Oliver Roeger

For me abstraction in art/design is a way to unify, simplify and connect things. I find paintings most interesting somewhere in between abstraction and realism.

When and where were you born?
1969
Muellheim, Germany

Where do you currently live and work?
Chicago, IL

How long have you been practicing your craft?
With long interruptions; for about 20 years.

What inspires you?
I grew up in a small town in the German black forest area and this landscape will always be an inspiration. But I’m fascinated by the city here in Chicago, obviously. This certainly finds it’s way into the work. People also, of course. I like the idea of interconnectedness in general. Stuff seems to be connected on a deeper level and that includes all of it: the environment/nature, animals, people, design, architecture… It’s a rather obvious thing if you think about it, but we aren’t really aware of it for the most part. For me abstraction in art/design is a way to unify, simplify and connect things. I find paintings most interesting somewhere in between abstraction and realism. Motives that were once based on reality but became abstract over time, through repetition and experimentation. Abstraction leaves room for interpretation and that’s a great thing in my opinion. When I look at art I’m often puzzled why some pieces “work” and others not. Some drawings/paintings are literally alive, others aren’t. That’s particularly fascinating to observe in abstract art.  A long and complex creation process is visible (or can be felt) in good art even if the piece has been created in minutes. In regards to drawing, the line, rhythm and expression, the “language” interests me most. Searching lines, not hiding mistakes but rather overdrawing in layers keeps things fresh and dynamic. I like when the drawing process is visible in the end. 


How would you describe your style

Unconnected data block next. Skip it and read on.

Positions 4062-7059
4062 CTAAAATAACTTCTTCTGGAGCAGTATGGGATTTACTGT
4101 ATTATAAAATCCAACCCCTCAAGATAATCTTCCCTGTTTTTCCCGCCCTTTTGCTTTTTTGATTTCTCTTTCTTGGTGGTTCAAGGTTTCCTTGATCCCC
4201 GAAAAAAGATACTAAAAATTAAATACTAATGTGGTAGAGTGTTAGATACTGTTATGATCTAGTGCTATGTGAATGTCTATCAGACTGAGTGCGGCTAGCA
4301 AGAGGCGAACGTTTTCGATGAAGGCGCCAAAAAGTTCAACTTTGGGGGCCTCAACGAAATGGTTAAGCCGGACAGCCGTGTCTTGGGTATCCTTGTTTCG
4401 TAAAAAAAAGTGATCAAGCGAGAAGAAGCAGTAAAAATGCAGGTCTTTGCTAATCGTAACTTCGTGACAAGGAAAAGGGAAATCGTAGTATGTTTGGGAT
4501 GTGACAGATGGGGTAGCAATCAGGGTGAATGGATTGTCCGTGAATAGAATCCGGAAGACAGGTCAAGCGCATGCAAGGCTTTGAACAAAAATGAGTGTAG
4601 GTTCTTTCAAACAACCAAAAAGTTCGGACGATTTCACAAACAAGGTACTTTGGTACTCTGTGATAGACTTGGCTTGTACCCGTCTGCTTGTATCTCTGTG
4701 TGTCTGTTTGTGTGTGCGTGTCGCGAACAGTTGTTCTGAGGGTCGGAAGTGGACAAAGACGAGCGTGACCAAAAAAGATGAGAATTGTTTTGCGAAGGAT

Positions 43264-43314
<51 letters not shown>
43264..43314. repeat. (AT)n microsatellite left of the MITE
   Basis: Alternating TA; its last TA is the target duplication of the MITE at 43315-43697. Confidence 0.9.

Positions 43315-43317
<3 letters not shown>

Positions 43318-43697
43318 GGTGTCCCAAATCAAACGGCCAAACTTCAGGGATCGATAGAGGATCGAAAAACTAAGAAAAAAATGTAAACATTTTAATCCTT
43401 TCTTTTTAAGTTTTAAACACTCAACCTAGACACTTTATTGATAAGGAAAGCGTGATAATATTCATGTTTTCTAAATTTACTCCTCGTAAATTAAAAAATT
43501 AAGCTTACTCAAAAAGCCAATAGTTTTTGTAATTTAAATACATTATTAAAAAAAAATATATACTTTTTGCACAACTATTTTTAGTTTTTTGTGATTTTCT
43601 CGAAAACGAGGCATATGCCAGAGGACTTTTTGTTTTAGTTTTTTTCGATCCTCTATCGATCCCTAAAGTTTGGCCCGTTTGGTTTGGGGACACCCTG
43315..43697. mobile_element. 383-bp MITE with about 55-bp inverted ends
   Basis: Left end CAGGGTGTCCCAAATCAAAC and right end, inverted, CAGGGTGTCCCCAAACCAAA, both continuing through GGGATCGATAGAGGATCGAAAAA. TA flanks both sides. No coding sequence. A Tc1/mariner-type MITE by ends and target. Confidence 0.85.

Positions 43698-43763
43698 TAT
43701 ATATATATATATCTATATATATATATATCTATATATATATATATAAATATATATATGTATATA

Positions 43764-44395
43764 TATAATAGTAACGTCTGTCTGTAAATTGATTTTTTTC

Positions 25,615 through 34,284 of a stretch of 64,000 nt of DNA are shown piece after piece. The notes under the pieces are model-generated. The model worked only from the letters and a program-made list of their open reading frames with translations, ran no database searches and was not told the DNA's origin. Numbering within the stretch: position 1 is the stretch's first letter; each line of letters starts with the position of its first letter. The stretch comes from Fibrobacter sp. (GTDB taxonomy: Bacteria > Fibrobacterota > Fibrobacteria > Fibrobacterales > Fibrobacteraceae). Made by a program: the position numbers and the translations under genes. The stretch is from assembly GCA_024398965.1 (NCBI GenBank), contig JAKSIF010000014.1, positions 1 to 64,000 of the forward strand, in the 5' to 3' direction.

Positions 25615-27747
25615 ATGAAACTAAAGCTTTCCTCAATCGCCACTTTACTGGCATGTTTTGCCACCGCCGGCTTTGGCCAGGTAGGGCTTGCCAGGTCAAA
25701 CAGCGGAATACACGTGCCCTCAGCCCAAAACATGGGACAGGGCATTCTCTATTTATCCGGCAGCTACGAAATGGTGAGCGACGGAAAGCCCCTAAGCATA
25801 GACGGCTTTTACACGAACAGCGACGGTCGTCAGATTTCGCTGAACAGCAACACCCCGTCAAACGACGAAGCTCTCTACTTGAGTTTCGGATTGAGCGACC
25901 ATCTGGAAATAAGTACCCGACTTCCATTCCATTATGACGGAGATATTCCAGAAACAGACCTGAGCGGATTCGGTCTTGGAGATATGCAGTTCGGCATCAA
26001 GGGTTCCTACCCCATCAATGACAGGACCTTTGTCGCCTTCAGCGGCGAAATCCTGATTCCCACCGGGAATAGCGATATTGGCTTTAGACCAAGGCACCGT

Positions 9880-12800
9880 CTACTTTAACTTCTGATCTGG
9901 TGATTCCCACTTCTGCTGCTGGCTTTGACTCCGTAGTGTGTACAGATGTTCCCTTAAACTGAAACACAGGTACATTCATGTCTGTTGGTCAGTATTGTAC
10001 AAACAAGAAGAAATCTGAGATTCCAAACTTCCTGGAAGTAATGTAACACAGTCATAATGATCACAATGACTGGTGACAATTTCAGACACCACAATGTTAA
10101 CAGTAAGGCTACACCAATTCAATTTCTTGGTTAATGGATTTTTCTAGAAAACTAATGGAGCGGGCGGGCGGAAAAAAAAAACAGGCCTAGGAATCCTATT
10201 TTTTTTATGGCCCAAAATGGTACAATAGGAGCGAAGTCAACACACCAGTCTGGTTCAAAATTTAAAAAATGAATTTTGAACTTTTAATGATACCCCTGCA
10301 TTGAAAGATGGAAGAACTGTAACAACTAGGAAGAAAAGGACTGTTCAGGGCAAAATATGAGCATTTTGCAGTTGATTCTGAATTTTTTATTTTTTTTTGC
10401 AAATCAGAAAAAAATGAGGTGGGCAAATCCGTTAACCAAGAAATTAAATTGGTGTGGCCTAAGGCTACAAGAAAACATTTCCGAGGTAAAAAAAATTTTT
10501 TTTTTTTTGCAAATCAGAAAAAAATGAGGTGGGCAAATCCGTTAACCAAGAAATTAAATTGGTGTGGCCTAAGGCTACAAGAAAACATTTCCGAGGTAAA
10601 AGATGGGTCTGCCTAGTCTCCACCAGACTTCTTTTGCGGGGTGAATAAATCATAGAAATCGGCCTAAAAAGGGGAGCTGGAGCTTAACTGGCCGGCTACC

/approach?
I’m a graphic designer by trade and painting/drawing allows me to create on a much more experimental, spontaneous level. I only have a very rough plan when I start and improvise while I work. I like to react to things while I create, correct, overpaint, erase etc. I may define certain conditions for myself in the beginning such as a color palette, a certain motive or a brush/tool/material and then explore the possibilities within those set conditions/limitations. Through experimentation and exploration something surprising can happen. Something you couldn’t imagine before. That’s where it gets interesting. I think that something new (at least new to me) can only be created through experimentation. It’s not about the attempt to visualize an existing visual idea. if you work as a professional designer for so long It’s often difficult to let go and simply enjoy creating for the sake of it. So maybe after all the act of painting and drawing is a way for me to stay loose, to create with a method but not with a plan or clear goal. The process must be very different from my day job. It’s personal and free from the pressure of pleasing clients. I’m not sure if “just for fun” would describe it well. It’s rather about self therapy, overcoming the intimidation of a big white canvas or paper, break habits and to do something different and fresh. Somewhere amongst those lines.

What has been a defining moment in your career?
I studied graphic design in Basel, Switzerland and we spent plenty of time drawing and painting there back in the day. After 2-3 years or so into it I felt something click. Hard to describe what it was, but I finally understood a certain quality. Something you needed to experience and discover for yourself. For me It’s the ability to blow life into a drawing or painting. Took a while to get there and I can’t always make it happen, of course. Drawing and painting fascinated me ever since, but I didn’t practice it much afterwards for some reason. Then, around 7 yeas ago, I went to figure drawing sessions for the first time since design school. This re-vitalized and old passion. 

What are your future plans?
Somehow find the time and keep doing stuff. Time is precious and I don’t want to waste too much of it anymore. This becomes clearer the older you get.

Can you leave us with some parting words or advice?
Naturally I’m thinking about the “why” sometimes. Is what I’m doing there mean something or is it good for anything? The answer in my case is that it’s probably “just” an exercise with no real purpose. But it’s good for me, I think. I was at a design conference recently listening to a presentation about the importance of “side projects” for designers. I agree, it’s a positive thing and it’s worth trying to find the time for such projects. Painting/drawing makes me create differently and therefore I practice to think and act in a different way. Who knows, maybe it helps me approach problems and situations more spontaneously. In the end it affects me in a positive way and therefore hopefully also the people around me. Seems to make sense to me. Good enough.

Where can people learn more about you and purchase your work?
www.oliver-roeger.com

 

All images copyright Oliver Roeger. All rights reserved. 

Artworker

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